KARACHI, Pakistan – Faced with lockdowns and massive disruptions to supply chains, distributors and manufacturers of surgical equipment in countries across South Asia like Pakistan, Indian, Bangladesh and Nepal are struggling to find a way forward but also looking for opportunities to expand their share of the global market while reducing their existing reliance on imports of basic supplies.

Pakistan’s surgical instrument industry has taken a hit from the COVID-19 pandemic, said Inzamam Mehmood, a spokesman for the Surgical Instrument Manufacturing Association of Pakistan (SIMAP).

The industry traditionally exports more than 95% of its production but this production has dropped by about 40% since the pandemic started as a result of slowdowns in manufacturing, lockdowns in export destinations and cancelled orders. The impact is likely to be a significant reduction in export revenue for the country.

“The industry belongs to the light engineering industry category, is specialized and has had a stable export market share,” Mehmood told BioWorld. There are about 3,600 companies, industrial units, vendors and traders in Pakistan involved in the production and distribution of beauty and surgical equipment for international companies and brands.

For now, Pakistan’s share of global trade in the space is a tiny 0.3%, said Mehmood, but the country is looking to grow that market share. Pakistan currently lags behind neighbors India and Bangladesh as an exporting country but a recent government proposal would aim to boost exports under a Strategic Trade Policy Framework (STPF) over the next five years. Surgical equipment is one of the 18 priority sectors that would fall under the framework.

The drop in exports has happened despite the country’s relatively successful response to the SARS-CoV-2 pandemic. Pakistan has received praise from World Health Organization Director-General Tedros Adhanom Ghebreyesus.

“Pakistan deployed the infrastructure built up over many years for polio to combat COVID-19. Community health workers who have been trained to go door-to-door vaccinating children for polio have been utilized for surveillance, contact tracing and care,” said Ghebreyesus on Sept. 7.

India’s response has been less successful, with the country reporting around 90,000 cases of COVID-19 per day. The pandemic has affected India’s import-dependent medical and surgical product supply chain, which has resulted in a shortage of critical medical devices and surgical equipment.

India imports a variety of consumables, disposables, surgical equipment including orthopedic implants, gloves, syringes, bandages, tomography and magnetic resonance imaging devices from China, according to the Association of Indian Medical Device Industry (Aimed).

The pandemic and political issues between India and China have created barriers between buyers and sellers. India’s medical devices market accounts for about 13% of the entire Asia-Pacific market and is growing at about 7.5% per year, according to market research company Globaldata.

COVID-19 and political issues between India and China have created a barrier among buyers and sellers, said Globadata medical devices analyst Rohit Anand. These barriers have impacted both margins and profitability for Indian companies.

Still, India has taken steps to reduce dependency on China, said Minister of State for Health and Family Welfare Ashwini Kumar Choubey. Choubey has said that the current situation could create an opportunity for India to become a global hub for medical and surgical device manufacturing.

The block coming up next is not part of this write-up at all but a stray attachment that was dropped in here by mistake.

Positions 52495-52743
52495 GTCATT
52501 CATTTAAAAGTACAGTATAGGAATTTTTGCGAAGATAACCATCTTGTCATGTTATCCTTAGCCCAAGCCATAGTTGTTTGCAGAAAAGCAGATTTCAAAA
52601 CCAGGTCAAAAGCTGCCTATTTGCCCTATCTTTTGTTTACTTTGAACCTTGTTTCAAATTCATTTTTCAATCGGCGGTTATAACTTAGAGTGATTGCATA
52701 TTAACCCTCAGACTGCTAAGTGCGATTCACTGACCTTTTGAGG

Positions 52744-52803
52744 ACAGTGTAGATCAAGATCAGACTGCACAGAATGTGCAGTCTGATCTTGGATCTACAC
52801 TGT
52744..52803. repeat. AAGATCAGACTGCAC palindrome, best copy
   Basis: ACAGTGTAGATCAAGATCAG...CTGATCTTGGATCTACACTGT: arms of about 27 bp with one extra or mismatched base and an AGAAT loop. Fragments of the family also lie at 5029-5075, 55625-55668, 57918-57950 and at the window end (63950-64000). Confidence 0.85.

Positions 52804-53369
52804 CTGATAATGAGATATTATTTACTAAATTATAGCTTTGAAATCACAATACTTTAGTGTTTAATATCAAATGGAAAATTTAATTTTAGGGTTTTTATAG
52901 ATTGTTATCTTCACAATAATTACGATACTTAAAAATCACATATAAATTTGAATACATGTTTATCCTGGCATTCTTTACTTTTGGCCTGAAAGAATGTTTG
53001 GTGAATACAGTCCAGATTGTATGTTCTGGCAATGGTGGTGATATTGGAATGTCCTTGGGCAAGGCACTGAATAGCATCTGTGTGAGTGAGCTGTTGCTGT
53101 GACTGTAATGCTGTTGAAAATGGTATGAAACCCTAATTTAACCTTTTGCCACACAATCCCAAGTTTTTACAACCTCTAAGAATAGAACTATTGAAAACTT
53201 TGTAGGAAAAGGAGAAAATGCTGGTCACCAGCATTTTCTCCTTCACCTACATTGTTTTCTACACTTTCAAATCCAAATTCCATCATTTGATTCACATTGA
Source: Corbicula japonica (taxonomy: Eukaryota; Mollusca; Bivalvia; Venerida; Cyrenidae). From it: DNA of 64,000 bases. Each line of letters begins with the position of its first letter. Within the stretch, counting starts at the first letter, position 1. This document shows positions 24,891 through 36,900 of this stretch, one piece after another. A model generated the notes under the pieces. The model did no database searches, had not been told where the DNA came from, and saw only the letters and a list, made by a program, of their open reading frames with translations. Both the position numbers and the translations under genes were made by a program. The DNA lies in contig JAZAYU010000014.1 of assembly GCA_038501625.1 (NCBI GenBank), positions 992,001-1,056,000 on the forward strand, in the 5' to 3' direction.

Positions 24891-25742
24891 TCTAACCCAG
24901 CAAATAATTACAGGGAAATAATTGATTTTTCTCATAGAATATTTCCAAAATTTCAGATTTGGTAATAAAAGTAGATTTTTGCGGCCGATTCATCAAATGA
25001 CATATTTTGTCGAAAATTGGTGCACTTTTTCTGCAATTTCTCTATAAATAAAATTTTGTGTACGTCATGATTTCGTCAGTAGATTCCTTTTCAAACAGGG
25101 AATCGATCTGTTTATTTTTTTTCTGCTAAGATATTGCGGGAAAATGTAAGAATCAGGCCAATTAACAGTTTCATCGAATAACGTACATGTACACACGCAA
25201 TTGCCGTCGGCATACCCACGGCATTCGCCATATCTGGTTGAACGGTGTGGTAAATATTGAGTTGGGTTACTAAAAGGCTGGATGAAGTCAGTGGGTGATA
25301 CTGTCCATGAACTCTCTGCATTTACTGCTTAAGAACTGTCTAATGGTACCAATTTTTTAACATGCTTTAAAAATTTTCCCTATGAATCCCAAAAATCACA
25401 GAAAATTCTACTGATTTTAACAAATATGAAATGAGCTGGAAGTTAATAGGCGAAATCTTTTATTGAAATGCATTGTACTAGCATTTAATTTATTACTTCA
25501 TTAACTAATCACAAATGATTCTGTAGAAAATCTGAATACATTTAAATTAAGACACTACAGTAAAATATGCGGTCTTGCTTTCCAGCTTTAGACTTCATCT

The situation is not dissimilar in neighboring Bangladesh, although the country is more dependent on imports.

“Due to the huge demand for surgical instruments throughout the year, the market for it has been growing but Bangladesh has been unable to capitalize on this as the market here is totally dependent on imports,” said Bangladesh Medical Association (BMA) Convener Akram Hossain. “Every year, importers bring in medical equipment, surgical instruments, devices, disposables, electro-medical equipment and technologies, laboratory equipment, surgical equipment and accessories from several countries, and pay a huge amount of money.”

“Dealers and sellers say they have been left frustrated due to the lack of local producers. There are three or four companies in Bangladesh who have been manufacturing these medical products for years but they are not sufficient,” Hossain said.

Arif Mushtafa, a distributor of medical and surgical equipment in Bangladesh, said the country usually imports medical and surgical instruments from China, Germany, the U.K. and other countries. Almost three-quarters of products are imported from China alone. Mushtafa said his company sells millions of dollars of equipment “but no company from Bangladesh has come forward to produce such items.”

Another neighbor, Nepal, is also totally dependent on India and China for medical equipment.

According to Nepal’s Ministry of Health the Tripureshwor-Thapathali area around Kathmandu has been growing as a surgical goods hub with more than 500 shops selling surgical equipment along a 1.5 km stretch on the banks of the Bagmati River. Revenue is miniscule but there are more than 2,000 people working in these shops.

“We are facing acute shortages of surgical equipment,” said Sudeep Meshra, owner of importer Sudeep International. “Enterprises here import surgical equipment mainly from India and China and other countries. Most of them import their supplies through their own contacts. The outlets here supply surgical equipment across the country through sub-distributors.”

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